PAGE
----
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NEW DELHI: Faced with attack from Right and Left for some changes in the Nuclear Liability Bill, the government on Monday night expressed readiness for any “reasonable modification” in it as it started reaching out to the opposition parties for support which seemed unlikely in the present form.

‘Ready to accept any reasonable formulation on nuclear Bill’

NEW DELHI: Faced with attack from Right and Left for some changes in the Nuclear Liability Bill, the government on Monday night expressed readiness for any “reasonable modification” in it as it started reaching out to the opposition parties for support which seemed unlikely in the present form.

The Minister of State in the PMO, Mr Prithviraj Chavan, who met Leader of Opposition in Rajya Sabha Mr Arun Jaitley, sought to justify the amendments that have attracted criticism but said the government has an “open mind” on the changes and would be ready to accept any “concrete suggestions.”
With an aim of garnering support, Mr Chavan is expected to meet Left leaders on Tuesday. “I am willing to accept changes. We are prepared to discuss any formulation – the one in the original Bill, the one suggested by the Parliamentary Standing Committee or the one approved by the cabinet or any reasonable modification thereof,” Mr Chavan told reporters.
He says the government is prepared to discuss any formulation on Clause 17, changes to which make it clear that an operator of a nuclear plant can seek damages only if an accident has occurred due to the “intent” of the supplier or its employees. “Please come up with concrete suggestions, we are ready to accept… It is not a closed door, the Minister said.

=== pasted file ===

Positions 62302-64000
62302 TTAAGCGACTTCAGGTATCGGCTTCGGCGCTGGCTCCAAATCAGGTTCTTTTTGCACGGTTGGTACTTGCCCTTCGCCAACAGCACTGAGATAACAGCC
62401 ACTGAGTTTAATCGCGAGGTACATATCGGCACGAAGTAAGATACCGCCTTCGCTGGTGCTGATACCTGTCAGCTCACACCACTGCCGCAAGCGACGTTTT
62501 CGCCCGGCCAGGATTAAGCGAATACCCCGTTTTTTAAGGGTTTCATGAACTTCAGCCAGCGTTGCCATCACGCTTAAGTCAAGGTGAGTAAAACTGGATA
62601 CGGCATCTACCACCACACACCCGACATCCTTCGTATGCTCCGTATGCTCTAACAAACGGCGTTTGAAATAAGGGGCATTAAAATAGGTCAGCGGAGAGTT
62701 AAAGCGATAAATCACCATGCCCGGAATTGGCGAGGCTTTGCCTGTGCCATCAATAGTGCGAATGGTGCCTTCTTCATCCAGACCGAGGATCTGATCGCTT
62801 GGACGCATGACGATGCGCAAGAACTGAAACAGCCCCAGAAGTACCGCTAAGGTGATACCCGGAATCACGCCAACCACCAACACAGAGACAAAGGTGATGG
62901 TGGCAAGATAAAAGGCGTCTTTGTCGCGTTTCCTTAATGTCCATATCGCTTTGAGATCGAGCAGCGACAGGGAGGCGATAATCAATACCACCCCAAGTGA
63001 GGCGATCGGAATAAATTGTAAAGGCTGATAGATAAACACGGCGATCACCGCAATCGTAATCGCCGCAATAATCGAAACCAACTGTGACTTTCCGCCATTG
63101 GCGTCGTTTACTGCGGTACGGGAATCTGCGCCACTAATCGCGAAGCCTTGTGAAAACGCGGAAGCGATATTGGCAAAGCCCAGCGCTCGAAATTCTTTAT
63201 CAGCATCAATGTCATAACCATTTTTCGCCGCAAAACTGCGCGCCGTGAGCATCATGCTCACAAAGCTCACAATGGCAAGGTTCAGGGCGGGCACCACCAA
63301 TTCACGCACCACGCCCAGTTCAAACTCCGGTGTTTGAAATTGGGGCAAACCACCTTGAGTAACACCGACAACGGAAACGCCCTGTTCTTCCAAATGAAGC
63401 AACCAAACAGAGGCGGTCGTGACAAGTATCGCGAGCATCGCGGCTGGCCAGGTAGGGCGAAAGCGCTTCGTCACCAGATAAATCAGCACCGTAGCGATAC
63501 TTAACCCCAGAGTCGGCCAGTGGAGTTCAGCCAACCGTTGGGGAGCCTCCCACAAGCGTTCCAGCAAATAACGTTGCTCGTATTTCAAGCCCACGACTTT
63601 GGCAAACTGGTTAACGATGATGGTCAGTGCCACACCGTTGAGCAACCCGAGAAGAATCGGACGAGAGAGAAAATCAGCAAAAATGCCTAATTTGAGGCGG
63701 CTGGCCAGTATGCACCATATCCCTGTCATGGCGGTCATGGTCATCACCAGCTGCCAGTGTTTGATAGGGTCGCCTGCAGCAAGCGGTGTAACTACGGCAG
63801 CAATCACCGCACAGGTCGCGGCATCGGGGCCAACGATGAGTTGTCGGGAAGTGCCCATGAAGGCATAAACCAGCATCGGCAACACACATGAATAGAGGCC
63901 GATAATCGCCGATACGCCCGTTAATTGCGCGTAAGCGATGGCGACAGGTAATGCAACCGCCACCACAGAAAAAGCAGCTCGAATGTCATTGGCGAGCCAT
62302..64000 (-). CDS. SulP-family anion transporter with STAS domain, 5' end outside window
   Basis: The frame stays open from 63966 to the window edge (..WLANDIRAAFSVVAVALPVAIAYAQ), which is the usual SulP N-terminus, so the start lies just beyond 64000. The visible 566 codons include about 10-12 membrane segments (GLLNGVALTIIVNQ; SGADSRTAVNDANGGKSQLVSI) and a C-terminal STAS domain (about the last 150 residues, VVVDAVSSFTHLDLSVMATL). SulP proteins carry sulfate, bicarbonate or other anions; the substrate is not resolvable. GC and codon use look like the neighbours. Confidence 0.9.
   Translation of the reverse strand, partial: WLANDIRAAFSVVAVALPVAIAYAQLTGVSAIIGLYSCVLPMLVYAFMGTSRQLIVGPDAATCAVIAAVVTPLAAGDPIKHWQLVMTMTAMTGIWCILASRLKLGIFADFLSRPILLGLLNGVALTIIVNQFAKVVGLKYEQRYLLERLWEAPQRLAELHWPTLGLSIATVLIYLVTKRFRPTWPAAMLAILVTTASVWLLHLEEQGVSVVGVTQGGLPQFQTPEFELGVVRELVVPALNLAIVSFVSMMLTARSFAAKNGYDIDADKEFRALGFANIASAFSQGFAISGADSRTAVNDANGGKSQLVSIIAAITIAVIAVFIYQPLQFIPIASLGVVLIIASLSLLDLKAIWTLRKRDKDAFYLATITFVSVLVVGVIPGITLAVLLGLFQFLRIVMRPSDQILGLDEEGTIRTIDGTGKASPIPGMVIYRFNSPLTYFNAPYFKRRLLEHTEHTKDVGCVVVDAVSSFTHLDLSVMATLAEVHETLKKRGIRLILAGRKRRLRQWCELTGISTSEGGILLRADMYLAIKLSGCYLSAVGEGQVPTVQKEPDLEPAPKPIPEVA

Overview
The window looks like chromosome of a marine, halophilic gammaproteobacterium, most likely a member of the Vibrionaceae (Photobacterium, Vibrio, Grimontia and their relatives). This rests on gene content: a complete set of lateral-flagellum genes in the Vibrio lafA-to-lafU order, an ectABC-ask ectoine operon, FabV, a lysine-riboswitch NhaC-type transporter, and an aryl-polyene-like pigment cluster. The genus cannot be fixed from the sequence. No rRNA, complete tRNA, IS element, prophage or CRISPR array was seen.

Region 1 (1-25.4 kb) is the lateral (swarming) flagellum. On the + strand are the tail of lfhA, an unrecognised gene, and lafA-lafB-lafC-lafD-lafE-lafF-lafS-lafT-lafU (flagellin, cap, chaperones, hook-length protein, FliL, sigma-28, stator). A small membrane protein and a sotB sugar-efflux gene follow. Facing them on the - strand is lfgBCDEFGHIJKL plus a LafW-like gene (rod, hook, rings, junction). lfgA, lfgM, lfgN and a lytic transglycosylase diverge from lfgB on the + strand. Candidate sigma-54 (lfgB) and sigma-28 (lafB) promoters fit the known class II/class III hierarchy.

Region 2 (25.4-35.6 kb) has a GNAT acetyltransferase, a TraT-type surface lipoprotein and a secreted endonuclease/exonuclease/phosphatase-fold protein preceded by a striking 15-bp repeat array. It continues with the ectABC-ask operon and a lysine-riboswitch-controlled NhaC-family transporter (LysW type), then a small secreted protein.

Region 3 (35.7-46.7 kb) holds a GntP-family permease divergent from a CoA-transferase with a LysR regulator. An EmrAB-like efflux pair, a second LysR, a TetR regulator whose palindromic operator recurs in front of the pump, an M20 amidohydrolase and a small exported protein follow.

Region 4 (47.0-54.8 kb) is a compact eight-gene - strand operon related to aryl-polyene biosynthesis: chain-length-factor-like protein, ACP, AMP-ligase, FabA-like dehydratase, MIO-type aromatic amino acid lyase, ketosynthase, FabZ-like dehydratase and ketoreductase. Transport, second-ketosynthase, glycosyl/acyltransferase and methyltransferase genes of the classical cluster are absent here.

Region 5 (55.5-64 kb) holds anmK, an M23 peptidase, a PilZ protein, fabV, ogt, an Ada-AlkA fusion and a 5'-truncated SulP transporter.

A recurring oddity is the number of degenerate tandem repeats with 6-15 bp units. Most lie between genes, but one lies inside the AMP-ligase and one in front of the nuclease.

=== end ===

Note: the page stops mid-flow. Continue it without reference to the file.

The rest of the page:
Mr Chavan also dismissed as “ridiculous” the objections by Left parties to addition of Clause 7 (1) which says the government would “assume full liability for a nuclear installation not operated by it.”
Angry at the changes in the supplier liability clause, BJP and Left parties doubt the government’s “intent” and are threatening to oppose the Bill when it is taken up for consideration in Parliament later this week.
Mr Jaitley said he had told Mr Chavan that BJP wanted restoration of language in Clause 17(B) suggested by the Parliamentary Standing Committee that examined the Bill and then his party would think about its support.
The opposition parties are crying foul after the Union cabinet on Friday last cleared 18 amendments, including the one which deals with a clause on liability of a supplier in the event of a nuclear accident. The amendment to Clause 17 (B) says an operator of a nuclear plant can seek damages only if an accident has occurred due to the “intent” of the supplier or its employees. “Go back to the Standing Committee on language of Clause 17(B). After that we will see (on support),” Mr Jaitley said as having told Mr Chavan.
 

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